The Pleasures of Late Autumn

Pound Lake, Wise County, Virginia in November. Photo copyright J. Dianne Dotson 2020.

I gaze out my office/studio window and I can see windows on another house, beyond the back fence. How is that possible? Where once a tumble of vines and an interwoven thicket of trees once hid secrets in their summer-green depths, now I feel I am being watched by the rectangular eyes of someone’s home. I wonder now if they look toward my house, and think the same.

Yellow leaves larger than my hands (which admittedly are quite small) carpet the back yard. Birds bounce among them, looking for treasures. I have seen many a squirrel flicker across that yard lately, nut at the ready (usually walnut or acorn), to dig fiercely in the greensward. They compete with the blue jays, who protest regularly about any intrusion into their yard. (As far as I’m concerned, the yard belongs to the animals.)

What, in this strangest and saddest of years in recent memory, what can we hold onto? We want order and sameness, but the world waits not for these things. To live on Earth is to live in constant change, the one certainty we have. I look no further than the gnarled treetops, revealed now in late autumn. I see splashes of late color in the canopies, where tall oaks, hitherto predisposed to bowing out of the autumnal color riot, now throw their long hands skyward, as if to say: “My joy is the joy of the waning of the year. Keep your early celebrations. I have given to the Earth with my fruits, and now I wave to you ere winter’s return.”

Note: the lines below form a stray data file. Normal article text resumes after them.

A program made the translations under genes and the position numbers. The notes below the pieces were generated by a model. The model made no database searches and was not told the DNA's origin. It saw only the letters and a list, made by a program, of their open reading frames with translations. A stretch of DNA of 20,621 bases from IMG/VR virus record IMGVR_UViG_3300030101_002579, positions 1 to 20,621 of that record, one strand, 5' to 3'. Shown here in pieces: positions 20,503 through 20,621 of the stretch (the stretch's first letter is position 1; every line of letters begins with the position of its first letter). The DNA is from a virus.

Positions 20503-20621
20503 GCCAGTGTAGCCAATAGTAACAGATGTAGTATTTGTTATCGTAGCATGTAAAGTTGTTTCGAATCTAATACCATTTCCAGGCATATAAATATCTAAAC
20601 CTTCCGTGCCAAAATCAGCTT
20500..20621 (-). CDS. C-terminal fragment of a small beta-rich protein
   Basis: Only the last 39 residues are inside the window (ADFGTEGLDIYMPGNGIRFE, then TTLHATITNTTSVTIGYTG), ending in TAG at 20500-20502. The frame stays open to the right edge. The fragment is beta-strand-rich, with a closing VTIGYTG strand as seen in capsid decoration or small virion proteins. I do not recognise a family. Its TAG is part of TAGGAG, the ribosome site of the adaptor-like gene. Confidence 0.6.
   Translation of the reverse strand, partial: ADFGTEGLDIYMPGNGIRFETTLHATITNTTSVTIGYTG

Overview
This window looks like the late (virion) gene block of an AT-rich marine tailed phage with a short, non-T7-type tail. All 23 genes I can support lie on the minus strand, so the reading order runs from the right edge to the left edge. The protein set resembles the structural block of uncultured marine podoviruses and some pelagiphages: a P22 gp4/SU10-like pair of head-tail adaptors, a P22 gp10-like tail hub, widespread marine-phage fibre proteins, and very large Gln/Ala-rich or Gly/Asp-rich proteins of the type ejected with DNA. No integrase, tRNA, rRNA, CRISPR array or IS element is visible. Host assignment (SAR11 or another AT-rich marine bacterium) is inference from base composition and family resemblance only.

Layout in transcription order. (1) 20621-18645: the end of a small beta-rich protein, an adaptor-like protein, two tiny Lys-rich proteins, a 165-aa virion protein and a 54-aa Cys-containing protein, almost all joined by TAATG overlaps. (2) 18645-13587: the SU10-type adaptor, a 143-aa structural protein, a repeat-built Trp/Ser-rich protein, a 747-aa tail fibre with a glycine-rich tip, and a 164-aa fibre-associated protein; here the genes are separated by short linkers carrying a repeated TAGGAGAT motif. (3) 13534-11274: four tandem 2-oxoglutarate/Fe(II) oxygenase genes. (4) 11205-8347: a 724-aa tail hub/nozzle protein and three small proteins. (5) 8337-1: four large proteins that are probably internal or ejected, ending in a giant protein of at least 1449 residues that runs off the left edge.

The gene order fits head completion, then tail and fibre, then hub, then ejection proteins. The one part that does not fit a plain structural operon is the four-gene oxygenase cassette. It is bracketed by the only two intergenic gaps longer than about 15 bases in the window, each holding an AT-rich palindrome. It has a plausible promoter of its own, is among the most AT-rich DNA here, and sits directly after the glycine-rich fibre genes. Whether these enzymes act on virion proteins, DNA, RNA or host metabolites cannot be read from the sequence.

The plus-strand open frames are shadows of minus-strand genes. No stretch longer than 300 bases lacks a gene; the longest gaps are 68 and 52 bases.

Shadows grow longer, birds grow fatter. I find myself unwilling to go sockless in the mornings, as I watch the world change outside my window. When I walk, my boots crunch on dried leaves and acorns. I am reminded that I live again in a place in which I will need gloves sooner rather than later.

In late autumn I am drawn to reflection: to still water ringed by burnished trees, but also to my own soul’s journey through the year. Grief and change and finding my compass turning to Southern Appalachia again after twenty years…it’s something I could not have foreseen even a year ago. Yet here I am.

As I bake pumpkin bread and make soups and rolls, and tuck piecrusts into dishes filled with warm spices and firm fruits, I think that now really is the treasured time of the year. The harvest is here. We give thanks for having made it this far. And as winter approaches and the skies soften and the leaves melt away into memory and enrich the soil, I am reminded that change is inevitable, and in the case of late autumn, it is good.